Subject: Re: Buggy BinarySearch implementation, real life and a curious soul...
From: (Rob Warnock)
Date: Fri, 09 Jun 2006 21:55:29 -0500
Newsgroups: comp.lang.lisp
Message-ID: <> <> wrote:
| And then there is x86-64...
| This is SBCL 0.9.12, an implementation of ANSI Common Lisp.
| 1152921504606846975
| * (log most-positive-fixnum 2)
| 60.0

I suspect this was done for the same reason that 32-bit CMUCL
reports (log most-positive-fixnum 2) ==> 29, so that a fixnum "1"
is an underlying machine integer whose value is the length of a
"lispobj", i.e., 4 for 32 bits and 8 for 64 bits. That permits
array elements to be indexed by a fixnum by simply adding the
fixnum (maybe with a one or two element offset) to the address
of the array, as "cmucl/src/docs/internals/internal-design.txt"

    Effectively, there is one tag for immediate integers, two zeros.
    This buys one more bit for fixnums, and now when these numbers
    index into simple-vectors or offset into memory, they point to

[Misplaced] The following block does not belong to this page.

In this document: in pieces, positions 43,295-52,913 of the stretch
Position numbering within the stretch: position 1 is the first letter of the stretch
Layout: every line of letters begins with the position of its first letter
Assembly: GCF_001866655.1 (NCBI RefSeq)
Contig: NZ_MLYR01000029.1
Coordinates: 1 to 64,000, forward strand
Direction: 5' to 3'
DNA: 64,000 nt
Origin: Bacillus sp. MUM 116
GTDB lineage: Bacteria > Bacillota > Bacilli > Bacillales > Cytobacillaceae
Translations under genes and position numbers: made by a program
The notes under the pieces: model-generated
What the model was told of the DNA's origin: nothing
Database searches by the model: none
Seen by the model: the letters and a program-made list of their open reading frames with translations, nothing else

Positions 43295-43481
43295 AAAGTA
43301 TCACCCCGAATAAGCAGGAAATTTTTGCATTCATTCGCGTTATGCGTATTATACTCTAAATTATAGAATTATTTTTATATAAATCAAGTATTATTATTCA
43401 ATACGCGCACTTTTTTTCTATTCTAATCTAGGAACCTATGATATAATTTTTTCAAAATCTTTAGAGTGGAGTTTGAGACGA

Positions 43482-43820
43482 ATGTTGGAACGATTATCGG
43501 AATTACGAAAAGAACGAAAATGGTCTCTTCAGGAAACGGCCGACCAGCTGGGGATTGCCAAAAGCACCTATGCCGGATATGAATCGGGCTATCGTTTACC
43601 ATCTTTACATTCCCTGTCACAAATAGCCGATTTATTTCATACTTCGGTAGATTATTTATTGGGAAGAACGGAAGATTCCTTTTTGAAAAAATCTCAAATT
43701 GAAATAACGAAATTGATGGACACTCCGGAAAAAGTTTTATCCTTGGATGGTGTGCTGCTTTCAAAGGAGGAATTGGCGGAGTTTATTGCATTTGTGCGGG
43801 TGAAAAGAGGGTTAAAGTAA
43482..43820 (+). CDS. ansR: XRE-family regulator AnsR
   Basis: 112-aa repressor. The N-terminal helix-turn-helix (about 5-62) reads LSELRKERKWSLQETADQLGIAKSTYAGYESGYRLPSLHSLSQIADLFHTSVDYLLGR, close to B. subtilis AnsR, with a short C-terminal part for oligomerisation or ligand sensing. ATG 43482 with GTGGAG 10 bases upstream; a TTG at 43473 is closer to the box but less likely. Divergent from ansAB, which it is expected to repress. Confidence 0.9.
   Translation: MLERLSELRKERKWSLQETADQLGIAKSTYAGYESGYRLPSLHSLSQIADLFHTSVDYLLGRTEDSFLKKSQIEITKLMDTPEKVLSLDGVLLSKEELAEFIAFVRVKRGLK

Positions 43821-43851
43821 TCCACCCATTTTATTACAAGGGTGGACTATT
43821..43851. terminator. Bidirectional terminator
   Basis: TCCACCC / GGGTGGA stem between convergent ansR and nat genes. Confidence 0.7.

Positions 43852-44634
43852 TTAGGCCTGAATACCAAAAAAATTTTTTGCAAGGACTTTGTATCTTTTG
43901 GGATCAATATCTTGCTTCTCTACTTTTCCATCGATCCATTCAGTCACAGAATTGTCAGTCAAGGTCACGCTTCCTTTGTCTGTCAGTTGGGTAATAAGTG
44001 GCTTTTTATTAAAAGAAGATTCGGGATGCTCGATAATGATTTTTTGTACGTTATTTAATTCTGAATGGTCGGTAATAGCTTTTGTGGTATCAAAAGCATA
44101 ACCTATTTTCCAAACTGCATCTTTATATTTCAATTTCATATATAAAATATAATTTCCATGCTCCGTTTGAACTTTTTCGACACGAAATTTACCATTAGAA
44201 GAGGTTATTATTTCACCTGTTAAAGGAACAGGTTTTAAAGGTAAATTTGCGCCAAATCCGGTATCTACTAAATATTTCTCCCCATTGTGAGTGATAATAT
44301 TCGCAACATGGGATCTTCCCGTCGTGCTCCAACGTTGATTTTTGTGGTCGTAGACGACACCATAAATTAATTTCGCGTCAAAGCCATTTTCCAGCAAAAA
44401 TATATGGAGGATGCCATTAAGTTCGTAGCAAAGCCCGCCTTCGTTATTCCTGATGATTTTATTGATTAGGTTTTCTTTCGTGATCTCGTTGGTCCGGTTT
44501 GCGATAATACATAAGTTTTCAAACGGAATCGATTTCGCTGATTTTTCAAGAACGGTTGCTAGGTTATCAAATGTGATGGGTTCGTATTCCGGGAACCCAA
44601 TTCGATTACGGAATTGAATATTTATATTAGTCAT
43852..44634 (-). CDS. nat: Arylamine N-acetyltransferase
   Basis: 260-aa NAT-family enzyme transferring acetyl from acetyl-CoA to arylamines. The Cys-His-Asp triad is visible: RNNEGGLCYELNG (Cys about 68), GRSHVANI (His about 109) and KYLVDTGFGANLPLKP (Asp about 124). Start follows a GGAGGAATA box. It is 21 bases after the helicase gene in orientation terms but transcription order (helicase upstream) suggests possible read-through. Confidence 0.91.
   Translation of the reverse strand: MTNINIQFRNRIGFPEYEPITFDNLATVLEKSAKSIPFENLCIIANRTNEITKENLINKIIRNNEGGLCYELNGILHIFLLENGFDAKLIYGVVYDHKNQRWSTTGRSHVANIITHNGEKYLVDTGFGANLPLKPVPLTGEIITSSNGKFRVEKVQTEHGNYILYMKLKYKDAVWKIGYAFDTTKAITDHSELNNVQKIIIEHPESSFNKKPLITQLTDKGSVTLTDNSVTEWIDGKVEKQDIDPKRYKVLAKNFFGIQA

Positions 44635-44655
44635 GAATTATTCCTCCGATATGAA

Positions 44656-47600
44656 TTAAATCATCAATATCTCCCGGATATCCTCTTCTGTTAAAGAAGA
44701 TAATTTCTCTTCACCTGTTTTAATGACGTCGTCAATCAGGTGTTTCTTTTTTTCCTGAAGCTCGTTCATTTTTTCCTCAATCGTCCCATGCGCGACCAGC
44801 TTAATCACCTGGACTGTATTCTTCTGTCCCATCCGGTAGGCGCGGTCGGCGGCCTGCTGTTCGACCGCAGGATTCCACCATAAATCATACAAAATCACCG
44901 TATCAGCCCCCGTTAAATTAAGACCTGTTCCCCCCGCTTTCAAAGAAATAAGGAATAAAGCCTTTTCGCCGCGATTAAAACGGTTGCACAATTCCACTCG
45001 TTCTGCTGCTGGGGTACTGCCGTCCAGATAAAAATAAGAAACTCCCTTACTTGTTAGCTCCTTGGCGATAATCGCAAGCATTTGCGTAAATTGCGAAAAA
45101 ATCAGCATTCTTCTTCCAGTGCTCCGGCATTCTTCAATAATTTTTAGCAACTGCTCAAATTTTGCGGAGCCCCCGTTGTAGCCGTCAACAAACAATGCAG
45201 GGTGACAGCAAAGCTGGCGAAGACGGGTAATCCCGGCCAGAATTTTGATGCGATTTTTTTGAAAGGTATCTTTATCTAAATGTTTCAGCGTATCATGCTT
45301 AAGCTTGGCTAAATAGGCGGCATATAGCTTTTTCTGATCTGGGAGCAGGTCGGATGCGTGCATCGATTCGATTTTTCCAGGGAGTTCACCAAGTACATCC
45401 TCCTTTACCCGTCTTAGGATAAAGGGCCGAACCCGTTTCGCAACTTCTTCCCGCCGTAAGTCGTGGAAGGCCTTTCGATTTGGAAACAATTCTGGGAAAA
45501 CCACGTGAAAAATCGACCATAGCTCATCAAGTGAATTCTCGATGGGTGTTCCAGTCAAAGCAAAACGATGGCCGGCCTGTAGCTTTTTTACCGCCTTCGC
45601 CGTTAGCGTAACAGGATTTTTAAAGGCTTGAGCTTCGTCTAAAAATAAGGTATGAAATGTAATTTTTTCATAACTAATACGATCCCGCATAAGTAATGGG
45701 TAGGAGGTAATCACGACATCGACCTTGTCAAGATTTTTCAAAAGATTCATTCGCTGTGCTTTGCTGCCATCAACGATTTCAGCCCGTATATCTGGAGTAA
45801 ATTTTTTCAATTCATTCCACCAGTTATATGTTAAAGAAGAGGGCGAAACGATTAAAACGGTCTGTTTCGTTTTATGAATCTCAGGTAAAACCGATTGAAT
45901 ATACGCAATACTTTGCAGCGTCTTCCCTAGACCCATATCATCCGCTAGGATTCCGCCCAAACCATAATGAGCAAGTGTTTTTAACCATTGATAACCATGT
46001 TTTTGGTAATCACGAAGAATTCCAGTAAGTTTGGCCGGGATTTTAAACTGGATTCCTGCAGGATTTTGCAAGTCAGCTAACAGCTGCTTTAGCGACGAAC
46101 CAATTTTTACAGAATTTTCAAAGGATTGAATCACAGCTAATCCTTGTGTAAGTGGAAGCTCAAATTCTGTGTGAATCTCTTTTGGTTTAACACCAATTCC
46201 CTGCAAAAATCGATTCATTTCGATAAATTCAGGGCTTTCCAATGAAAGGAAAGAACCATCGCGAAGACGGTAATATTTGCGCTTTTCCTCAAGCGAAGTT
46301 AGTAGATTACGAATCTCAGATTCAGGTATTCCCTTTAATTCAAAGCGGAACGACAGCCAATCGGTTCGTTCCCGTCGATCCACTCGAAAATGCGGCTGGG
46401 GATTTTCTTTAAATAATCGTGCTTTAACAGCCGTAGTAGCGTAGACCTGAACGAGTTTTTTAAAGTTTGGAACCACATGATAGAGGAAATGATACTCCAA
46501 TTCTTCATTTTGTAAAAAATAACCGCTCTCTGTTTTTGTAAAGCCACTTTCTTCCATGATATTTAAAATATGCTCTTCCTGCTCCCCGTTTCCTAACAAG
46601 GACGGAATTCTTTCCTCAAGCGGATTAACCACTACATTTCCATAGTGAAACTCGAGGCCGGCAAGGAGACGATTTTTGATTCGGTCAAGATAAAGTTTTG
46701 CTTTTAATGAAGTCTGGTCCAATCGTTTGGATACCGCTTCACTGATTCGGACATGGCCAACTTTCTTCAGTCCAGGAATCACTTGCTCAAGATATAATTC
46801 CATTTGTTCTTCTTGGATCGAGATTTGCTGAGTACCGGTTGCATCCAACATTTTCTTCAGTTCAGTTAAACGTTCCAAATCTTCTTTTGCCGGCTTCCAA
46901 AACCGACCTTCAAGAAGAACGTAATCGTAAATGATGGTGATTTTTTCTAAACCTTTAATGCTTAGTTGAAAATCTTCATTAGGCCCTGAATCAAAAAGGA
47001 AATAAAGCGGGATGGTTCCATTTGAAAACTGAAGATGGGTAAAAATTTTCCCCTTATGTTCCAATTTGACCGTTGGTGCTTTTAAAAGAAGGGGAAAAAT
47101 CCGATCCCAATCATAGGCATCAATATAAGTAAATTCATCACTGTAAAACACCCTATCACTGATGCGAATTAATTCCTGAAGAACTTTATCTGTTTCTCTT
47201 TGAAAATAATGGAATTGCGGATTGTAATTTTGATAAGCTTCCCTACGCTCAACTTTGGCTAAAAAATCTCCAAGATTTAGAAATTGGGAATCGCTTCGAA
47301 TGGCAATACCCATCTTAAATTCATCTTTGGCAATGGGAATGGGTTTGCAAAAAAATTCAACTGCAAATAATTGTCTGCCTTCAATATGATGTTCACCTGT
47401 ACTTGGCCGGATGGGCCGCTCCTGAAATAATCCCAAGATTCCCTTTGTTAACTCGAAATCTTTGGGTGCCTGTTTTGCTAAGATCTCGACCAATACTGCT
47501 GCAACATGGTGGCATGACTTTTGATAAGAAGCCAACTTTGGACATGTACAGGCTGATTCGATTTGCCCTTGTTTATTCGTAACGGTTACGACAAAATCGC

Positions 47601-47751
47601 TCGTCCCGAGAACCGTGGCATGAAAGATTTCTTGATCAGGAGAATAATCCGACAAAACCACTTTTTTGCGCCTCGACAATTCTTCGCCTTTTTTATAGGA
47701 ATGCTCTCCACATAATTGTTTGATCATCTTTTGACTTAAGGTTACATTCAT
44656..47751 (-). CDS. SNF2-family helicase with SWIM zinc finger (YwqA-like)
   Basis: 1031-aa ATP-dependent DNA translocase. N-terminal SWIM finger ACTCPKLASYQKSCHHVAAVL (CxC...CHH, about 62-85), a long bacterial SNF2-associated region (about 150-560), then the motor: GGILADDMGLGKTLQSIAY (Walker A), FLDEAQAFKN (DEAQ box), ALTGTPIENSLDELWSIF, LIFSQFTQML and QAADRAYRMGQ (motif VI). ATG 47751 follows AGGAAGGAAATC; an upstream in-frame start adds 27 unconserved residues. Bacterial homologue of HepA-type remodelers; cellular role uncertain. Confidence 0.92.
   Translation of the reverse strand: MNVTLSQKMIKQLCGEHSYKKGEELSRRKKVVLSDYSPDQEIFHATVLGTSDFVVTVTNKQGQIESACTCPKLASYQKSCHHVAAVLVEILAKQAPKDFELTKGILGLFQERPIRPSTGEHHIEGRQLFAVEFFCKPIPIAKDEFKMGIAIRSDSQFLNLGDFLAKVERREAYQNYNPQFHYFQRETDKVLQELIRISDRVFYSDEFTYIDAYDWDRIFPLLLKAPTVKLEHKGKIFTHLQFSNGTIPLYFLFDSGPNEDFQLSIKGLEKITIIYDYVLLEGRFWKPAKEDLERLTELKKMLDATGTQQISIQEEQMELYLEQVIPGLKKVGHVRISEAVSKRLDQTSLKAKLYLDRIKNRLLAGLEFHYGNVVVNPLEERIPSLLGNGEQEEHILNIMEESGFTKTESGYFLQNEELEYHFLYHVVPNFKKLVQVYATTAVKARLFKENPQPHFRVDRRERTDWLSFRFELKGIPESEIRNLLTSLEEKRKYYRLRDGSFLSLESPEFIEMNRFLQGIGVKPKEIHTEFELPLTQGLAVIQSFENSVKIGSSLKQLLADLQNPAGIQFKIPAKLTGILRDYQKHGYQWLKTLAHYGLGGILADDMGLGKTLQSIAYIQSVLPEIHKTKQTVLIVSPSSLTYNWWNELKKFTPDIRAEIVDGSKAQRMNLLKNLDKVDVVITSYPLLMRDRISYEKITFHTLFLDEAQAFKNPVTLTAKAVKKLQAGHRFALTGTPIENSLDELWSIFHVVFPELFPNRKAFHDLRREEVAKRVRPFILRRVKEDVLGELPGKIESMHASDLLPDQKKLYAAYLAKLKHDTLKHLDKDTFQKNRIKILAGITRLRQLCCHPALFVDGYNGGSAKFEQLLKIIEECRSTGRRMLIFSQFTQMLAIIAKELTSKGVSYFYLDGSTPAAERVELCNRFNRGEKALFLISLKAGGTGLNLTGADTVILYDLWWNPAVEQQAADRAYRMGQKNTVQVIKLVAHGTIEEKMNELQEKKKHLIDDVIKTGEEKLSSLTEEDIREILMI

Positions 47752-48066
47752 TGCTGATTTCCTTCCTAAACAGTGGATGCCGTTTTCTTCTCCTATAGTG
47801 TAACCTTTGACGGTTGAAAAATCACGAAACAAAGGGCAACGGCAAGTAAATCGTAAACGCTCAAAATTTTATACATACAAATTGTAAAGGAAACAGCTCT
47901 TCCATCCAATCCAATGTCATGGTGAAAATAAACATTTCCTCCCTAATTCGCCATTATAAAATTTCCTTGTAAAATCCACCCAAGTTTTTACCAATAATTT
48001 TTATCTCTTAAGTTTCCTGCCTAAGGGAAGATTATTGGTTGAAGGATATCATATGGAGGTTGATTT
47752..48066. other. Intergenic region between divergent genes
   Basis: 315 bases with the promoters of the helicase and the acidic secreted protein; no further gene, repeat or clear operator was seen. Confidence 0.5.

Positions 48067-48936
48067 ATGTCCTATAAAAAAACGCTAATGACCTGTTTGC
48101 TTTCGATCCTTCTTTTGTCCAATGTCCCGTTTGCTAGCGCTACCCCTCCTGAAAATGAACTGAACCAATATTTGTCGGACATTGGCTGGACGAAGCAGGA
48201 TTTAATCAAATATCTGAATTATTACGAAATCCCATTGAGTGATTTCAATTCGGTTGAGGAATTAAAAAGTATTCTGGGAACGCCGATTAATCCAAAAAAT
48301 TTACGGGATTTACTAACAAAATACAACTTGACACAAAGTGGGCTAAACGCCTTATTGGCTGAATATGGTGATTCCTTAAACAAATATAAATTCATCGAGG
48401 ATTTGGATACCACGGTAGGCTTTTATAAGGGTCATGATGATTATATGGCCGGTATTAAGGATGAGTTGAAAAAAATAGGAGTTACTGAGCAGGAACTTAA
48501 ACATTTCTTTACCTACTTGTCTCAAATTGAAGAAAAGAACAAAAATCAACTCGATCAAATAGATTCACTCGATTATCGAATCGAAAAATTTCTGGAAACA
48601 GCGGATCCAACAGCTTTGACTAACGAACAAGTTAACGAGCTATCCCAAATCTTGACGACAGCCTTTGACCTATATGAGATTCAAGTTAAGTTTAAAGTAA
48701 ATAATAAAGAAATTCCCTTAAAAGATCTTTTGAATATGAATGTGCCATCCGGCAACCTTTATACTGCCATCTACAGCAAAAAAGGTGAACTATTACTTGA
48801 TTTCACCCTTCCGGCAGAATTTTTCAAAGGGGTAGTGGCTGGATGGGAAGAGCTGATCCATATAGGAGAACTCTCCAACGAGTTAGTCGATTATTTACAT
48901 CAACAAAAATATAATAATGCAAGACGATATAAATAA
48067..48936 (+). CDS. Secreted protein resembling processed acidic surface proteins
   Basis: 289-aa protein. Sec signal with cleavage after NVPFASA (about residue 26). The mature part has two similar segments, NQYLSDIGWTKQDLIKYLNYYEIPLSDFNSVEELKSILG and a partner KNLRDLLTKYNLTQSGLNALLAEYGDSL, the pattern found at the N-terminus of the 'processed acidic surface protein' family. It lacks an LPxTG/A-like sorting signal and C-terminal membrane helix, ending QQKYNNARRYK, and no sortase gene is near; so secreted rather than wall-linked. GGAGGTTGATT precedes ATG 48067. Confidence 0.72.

word boundaries on 32-bit, byte-addressable machines.  That is,
    no shifting need occur to use the number directly as an offset.

    This format has another advantage on byte-addressable machines
    when fixnums are offsets into vector-like data-blocks, including
    structures.  Even though we previously mentioned data-blocks are
    dual-word aligned, most indexing and slot accessing is word
    aligned, and so are fixnums with effectively two tag bits.

Preserving this useful characteristic on a 64-bit machine means
using a "three zero bits" lowtag for fixnums there, which is what
SBCL appears to have done.


Rob Warnock			<>
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